Get in Those Grains!
It’s National Nutrition Month so each week on #wellnesswednesday, we are going to give you the APL skinny on the food groups, best choices, and give you some APL recipes to try! This week, the focus is on GRAINS!
Why Getting in the Grains is Important:
The Mayo Clinic gives these reasons on their site for the need and benefits of dietary fiber, which comes from grains, and we couldn’t agree more!
- Normalizes bowel movements. Dietary fiber increases the weight and size of your stool and softens it. A bulky stool is easier to pass, decreasing your chance of constipation. If you have loose, watery stools, fiber may also help to solidify the stool because it absorbs water and adds bulk to stool.
- Helps maintain bowel health. A high-fiber diet may lower your risk of developing hemorrhoids and small pouches in your colon (diverticular disease). Some fiber is fermented in the colon. Researchers are looking at how this may play a role in preventing diseases of the colon.
- Lowers cholesterol levels. Soluble fiber found in beans, oats, flaxseed and oat bran may help lower total blood cholesterol levels by lowering low-density lipoprotein, or “bad,” cholesterol levels. Studies also have shown that fiber may have other heart-health benefits, such as reducing blood pressure and inflammation.
- Helps control blood sugar levels. In people with diabetes, fiber — particularly soluble fiber — can slow the absorption of sugar and help improve blood sugar levels. A healthy diet that includes insoluble fiber may also reduce the risk of developing type 2 diabetes.
- Aids in achieving healthy weight. High-fiber foods generally require more chewing time, which gives your body time to register when you’re no longer hungry, so you’re less likely to overeat. Also, a high-fiber diet tends to make a meal feel larger and linger longer, so you stay full for a greater amount of time. And high-fiber diets also tend to be less “energy dense,” which means they have fewer calories for the same volume of food.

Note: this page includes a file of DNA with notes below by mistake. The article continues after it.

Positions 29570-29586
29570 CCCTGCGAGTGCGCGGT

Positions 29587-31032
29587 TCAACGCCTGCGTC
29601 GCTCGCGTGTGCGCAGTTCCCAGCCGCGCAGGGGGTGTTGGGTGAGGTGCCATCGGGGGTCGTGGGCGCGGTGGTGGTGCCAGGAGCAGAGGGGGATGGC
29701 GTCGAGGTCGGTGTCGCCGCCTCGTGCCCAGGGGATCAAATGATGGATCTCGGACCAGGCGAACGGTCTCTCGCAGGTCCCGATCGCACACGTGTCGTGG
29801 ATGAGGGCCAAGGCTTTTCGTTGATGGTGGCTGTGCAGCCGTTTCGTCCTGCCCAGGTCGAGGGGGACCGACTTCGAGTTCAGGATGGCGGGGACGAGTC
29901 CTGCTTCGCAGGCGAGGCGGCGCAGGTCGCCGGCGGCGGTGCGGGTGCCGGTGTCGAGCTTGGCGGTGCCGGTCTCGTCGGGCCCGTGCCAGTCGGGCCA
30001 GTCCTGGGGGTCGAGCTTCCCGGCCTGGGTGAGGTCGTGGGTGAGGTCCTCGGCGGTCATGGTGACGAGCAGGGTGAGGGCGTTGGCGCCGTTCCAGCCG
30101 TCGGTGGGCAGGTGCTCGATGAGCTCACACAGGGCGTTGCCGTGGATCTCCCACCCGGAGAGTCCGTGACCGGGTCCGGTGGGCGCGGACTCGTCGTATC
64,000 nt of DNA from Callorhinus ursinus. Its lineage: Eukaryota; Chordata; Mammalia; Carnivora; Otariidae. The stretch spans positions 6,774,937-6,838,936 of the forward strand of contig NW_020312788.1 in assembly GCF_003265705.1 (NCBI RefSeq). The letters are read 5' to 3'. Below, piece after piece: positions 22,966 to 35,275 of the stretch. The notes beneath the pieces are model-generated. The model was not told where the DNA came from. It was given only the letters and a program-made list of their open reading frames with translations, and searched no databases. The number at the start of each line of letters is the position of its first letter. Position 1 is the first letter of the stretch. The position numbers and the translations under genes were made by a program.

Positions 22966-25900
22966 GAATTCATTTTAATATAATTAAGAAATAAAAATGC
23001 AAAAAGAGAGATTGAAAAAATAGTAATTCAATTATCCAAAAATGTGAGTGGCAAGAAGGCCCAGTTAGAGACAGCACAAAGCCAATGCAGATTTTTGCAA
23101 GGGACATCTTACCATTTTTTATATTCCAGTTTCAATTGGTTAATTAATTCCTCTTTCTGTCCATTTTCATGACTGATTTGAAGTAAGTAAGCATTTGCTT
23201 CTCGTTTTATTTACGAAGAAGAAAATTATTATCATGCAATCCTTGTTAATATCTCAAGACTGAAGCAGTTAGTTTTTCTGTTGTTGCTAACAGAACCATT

How Much?: It absolutely depends on who you are, but I recommend a minimum of 25 grams of fiber per day and roughly 4-5 servings of carbs from grains per day. A serving is 15 grams of carbohydrates (they go fast people, so watch it!) When it comes to reading a grain’s label, focus on there being more than 5g of fiber per serving for a healthy choice.
What Kinds are Best: We are big fans of brown and black rice, quinoa, millet, amaranth, and steel-cut oats. We heart Food for Life Millet-Rice bread, Bob’s Red Mill Steel-Cut Gluten-Free Oats (for eating on cold winter mornings and for baking,) Lundberg or Annie Chun’s rice for stir fries, hot rice cakes, and more, as well as quinoa, millet, & amaranth grains for atop salads and for side dishes.
Great Grain Recipes to Try: